David Healy’s article, “Influences on the Experience of Everyday Nerves”, exposes the tremendous influence and control which large pharmaceutical companies exercise over the public’s opinion regarding mental illnesses (anxiety, panic attacks, depression). In essence, the public opinion concerning a disease (disease culture) is shaped in a way that maximizes profitability for a pharmaceutical company. Through carefully marketing in television, radio, newspaper, articles and academic journals, these companies sway the paradigm of the healthcare system in their favor.
Healy uses the emergence of the disease known as “panic attacks” as an example; by endorsing literature and marketing studies on panic attacks, pharmaceutical companies have shaped the culture of this disease. Healy posits that during this pharmaceutical push towards establishing panic attacks as a legitimate disease, television programs and scholarly articles featuring panic attacks increased, from BBC to NBC. This media exposure shaped the public opinion, influencing physicians and patients alike. The way in which patients understood and expressed their experiences changed, and also the way physicians understood those experiences also changed. Pharmaceutical funding placed in academia has also included baseless scientific articles and biased clinical trials.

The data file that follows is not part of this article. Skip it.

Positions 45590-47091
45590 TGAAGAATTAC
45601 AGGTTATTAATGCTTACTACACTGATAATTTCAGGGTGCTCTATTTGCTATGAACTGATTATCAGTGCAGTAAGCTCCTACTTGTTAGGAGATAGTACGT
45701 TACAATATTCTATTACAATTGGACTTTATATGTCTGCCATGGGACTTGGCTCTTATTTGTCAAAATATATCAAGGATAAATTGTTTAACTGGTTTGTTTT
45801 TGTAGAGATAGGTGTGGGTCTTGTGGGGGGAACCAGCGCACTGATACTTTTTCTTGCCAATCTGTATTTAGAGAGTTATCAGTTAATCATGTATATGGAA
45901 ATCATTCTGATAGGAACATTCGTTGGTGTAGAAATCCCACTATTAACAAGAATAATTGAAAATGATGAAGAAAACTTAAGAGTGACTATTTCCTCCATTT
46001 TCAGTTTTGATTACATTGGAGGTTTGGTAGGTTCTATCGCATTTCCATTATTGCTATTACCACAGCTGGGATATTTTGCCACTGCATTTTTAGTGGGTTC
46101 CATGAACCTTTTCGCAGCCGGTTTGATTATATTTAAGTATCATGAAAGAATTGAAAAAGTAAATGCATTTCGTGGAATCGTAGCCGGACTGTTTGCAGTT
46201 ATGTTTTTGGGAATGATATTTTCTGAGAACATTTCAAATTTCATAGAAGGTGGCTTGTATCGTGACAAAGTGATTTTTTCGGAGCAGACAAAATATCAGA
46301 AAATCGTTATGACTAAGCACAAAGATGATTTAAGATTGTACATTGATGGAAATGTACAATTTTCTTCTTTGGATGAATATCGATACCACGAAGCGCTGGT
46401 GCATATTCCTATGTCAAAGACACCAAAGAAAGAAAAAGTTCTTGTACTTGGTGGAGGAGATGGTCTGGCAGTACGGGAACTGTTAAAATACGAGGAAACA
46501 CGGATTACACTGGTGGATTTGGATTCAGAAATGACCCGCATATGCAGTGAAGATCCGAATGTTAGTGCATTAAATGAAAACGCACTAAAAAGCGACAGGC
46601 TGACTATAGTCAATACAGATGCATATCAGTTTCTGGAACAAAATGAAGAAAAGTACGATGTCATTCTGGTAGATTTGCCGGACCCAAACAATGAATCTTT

To conclude Healy’s thought, it can be said that Pharmaceutical companies produce both the disease and the remedy; even further, they produce the disease in order to sell the remedy.